This is part two of a three part series on the exoneration of Guy Paul Morin. Part one looked at the murder of Morin’s 9-year-old neighbour Christine Jessop, the police investigation and the arrest of Morin. On this episode I look back at Morin’s two trials.
Before the first trial began, Guy Paul Morin’s lawyer Clayton Ruby asked Morin to undergo a psychiatric assessment. Ruby wanted to be able to say Morin was insane if he was found guilty. Morin was against the idea but Ruby threatened to quit so Morin relented.
Ruby had Morin assessed by two doctors who both concluded that Morin was a deeply sick schizophrenic. They said he was one of a handful of people with characteristics that would enable them to sexually assault and kill a young girl in a psychotic rage.
Guy Paul Morin’s first trial began on January 10, 1986, nearly 10 months after he was arrested. The trial heard from Robert Dean May and Mr. X. who said Morin had confessed to the killing while in jail. An undercover police officer who was placed in Morin’s cell also testified. He told the court Morin acted strangely while they shared a cell and imitated a character from the movie The Shining by repeatedly saying “REDRUM” which is murder spelled backwards. The prosecution also introduced hair and fibre evidence that an analyst said linked Morin to the crime.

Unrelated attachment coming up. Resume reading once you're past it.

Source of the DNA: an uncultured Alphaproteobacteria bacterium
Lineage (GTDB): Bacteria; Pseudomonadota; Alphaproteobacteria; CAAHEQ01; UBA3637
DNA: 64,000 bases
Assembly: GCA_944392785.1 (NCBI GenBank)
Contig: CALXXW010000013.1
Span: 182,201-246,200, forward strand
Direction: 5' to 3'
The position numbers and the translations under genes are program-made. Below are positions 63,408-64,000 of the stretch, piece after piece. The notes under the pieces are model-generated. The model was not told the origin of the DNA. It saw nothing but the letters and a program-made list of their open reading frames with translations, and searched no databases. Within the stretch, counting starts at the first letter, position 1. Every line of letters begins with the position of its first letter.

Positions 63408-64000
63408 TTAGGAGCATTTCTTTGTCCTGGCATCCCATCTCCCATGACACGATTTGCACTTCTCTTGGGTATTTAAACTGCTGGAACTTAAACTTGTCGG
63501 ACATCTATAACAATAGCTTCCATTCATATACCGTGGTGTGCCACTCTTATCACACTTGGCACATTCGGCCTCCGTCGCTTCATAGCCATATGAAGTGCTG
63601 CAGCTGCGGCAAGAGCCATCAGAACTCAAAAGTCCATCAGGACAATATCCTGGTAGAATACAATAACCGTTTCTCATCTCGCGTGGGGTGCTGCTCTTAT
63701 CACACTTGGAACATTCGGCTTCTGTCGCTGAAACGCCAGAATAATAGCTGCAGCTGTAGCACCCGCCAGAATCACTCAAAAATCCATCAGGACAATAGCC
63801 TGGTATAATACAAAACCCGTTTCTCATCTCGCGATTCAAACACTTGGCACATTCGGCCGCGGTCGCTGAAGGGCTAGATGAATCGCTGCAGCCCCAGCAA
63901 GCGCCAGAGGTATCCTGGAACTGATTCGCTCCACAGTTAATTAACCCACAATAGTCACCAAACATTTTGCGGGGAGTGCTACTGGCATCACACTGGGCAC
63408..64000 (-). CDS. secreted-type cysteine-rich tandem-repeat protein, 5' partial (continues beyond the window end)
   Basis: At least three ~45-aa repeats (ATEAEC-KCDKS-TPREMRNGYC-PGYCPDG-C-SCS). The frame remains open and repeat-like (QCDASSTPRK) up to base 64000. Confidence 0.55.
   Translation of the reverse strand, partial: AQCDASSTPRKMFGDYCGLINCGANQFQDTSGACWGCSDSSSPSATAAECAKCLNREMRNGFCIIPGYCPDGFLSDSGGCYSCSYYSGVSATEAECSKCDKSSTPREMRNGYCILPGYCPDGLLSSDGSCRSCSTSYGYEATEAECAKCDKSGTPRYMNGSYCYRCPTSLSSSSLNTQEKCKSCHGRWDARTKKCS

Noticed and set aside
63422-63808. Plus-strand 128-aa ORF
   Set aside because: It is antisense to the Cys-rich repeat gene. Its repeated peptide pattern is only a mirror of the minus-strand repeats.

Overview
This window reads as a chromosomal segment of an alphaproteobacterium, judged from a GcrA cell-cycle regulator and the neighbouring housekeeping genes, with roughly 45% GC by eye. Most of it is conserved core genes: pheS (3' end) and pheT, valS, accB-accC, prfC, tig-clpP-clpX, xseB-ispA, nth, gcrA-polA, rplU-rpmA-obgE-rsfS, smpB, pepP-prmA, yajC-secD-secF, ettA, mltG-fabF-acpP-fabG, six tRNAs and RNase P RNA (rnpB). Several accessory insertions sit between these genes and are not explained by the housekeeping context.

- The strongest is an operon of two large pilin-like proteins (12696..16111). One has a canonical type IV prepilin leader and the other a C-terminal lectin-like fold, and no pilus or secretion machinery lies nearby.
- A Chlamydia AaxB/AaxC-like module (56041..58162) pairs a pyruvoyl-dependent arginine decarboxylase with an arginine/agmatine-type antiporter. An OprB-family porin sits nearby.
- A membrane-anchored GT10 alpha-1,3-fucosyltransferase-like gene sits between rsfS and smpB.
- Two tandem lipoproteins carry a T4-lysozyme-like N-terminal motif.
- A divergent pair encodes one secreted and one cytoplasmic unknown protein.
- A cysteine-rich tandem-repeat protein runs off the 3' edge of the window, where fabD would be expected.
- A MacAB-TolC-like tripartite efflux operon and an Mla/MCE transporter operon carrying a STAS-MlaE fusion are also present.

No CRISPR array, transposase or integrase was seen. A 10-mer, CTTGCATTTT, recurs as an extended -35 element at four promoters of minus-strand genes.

Before Ruby wrapped up his defence he decided to call the psychiatric evidence which came as a shock to everyone following the trial. Ruby said if the jury decided that Morin caused Christine’s death they should conclude he was insane at the time. But in the end the psychiatric evidence didn’t matter because the jury found Morin not guilty.
The Crown appealed and a new trial was ordered based on errors made by the judge in his charge to the jury. Morin was released on bail awaiting his new trial and moved back into his parents house next store to the Jessops in Queensville, Ontario.
The second trial began in November 1991 and included much of the same evidence as the first trial. But there were some important differences. Morin’s new lawyer Jack Pinkofsky did not call the psychiatric evidence and the court ruled that the undercover officer placed in Morin’s cell would not be allowed to testify. However, there was some shocking new evidence from Christine’s older brother Kenny Jessop. He told the court that he and Christine were sexually abused by two boys who lived next door to the family for four years.
This trial dragged on for 9 months and heard from over 100 witnesses. And when it was over this time Morin was found guilty of first degree murder. He received an automatic sentence of life in prison with no chance of parole for 25 years. His lawyer promised to appeal the verdict.